Movie Recommendations

 

 

Not even we here at The Center for Fiction can read books all the time. Sometimes we take a break and put on a movie, BUT of course we only watch movies about writers. Here's a roundup of some of our favorite films featuring brooding authors of all sorts. We hope you enjoy our picks and that you'll maybe even get a little bit of inspiration from seeing these writers on the big screen! 

 


 

 

Mishima: A Life in Four Chapters

directed by Paul Schrader (1985)

 

Based on the life of the controversial and enigmatic Japanese writer Yukio Mishima, this movie takes place on the last day of his life. The film flashes back in time and also dramatizes scenes from some of his books. Pick up Mishima's Spring Snow, the first in his The Sea of Fertility series, if you enjoyed the film. 



 

 

Out of Africa

directed by Sydney Pollack (1985)

 

No list of movies about writers would be complete without Out of Africa, the beautiful film about writer Isak Dinesen (the pen name of Karen Blixen), starring Meryl Streep and Robert Redford. The only bad thing we can say about this movie is that it has somewhat eclipsed Dinesen's own writing. After pressing play, read Dinesen's evocative memoir that the movie is based on (there's more farming and less romance).

 


 

 

My Left Foot

directed by Jim Sheridan (1989)

 

Another no-brainer for our list, My Left Foot is based on the memoir of Irish writer and painter Christy Brown who was born with cerebral palsy. The movie won a slew of Academy Awards including Best Picture, and Best Actor for Daniel Day-Lewis's charismatic performance. You can read Brown's memoir after watching the movie or check out his novel Down All the Days

 


 

 

Shadowlands

directed by Richard Attenborough (1993)


Romance isn't the first thing that comes to mind when one thinks of The Chronicles of Narnia author C.S. Lewis, but Shadowlands does a lovely job of, errrrr, chronicling Lewis's relationship with American poet Joy Gresham nee Davidman. Lewis left a lot of writing behind that had nothing to do with lions, witches or wardrobes; if you'd like more insight into his life try his Surprised by Joy

 


 

 

Before Night Falls

directed by Julian Schnabel (2000)

 

Before Night Falls can be thanked for bringing two important artists to the attention of the public: actor Javier Bardem for his break-out performance, and Reinaldo Arenas the writer Bardem portrays. The film follows the novelist, poet, and playwright as he comes of age in Cuba during Castro's regime, and his eventual escape to America following his persecution over his politics and sexuality. Start with Arenas's Farewell to the Sea after watching the film.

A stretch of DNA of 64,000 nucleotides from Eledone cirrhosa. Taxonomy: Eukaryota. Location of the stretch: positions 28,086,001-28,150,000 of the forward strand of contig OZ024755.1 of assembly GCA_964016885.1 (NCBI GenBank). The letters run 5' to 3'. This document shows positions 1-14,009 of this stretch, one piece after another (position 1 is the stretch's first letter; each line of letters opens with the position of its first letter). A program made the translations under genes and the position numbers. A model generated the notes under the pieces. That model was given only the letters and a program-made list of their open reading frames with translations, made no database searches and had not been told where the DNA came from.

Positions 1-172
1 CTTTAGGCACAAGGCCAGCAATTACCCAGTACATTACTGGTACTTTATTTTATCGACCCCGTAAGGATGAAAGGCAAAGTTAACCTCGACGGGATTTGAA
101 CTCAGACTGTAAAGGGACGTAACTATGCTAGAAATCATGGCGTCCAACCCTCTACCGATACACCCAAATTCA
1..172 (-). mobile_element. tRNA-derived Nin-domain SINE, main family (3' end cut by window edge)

Iris

directed by Richard Eyre (2001)

 

The trailer for this one doesn't quite do justice to the biopic of Booker Prize-winning author Iris Murdoch. An all-star cast including Kate Winslet, Judi Dench and Jim Broadbent give nuance to the vibrant life of the author and her tragic battle with Alzheimer's disease. We recommend Murdoch's Under the Net or The Sea, The Sea. 

 


 

 

Bright Star

directed by Jane Campion (2009)

 

We're cheating a little bit with this movie from writer/director Jane Campion as it tells the story of poet John Keats rather than a novelist, but the beautiful imagery and romantic storyline is enough to add it to our list. We also recommend Campion's early film An Angel at My Table about New Zealand writer Janet Frame. 

 


 

 

The End of the Tour

directed by James Ponsoldt (2015)

 

The End of the Tour is based on journalist David Lipsky's memoir Although Of Course You End Up Becoming Yourself: A Road Trip with David Foster Wallace. On assignment for Rolling Stone, Lipsky traveled with David Foster Wallace right after the publication of Infinite Jest. The End of the Tour features brilliant performances from both Jesse Eisenberg as Lipsky and Jason Segel as DFW. And if you'd like to hear directly from Lipsky, he visited the Center in 2011 to talk about his book. And don't be afraid to pick up Infinite Jest

 


 

 

Genius

directed by Michael Grandage (2016)

 

If you've ever been curious about the relationship between author and editor, check out this new film about the eccentric writer Thomas Wolfe, and his editor Maxwell Perkins (our award for excellence in publishing is named for him). And if you haven't read Wolfe's Look Homeward, Angel, now is the time. 



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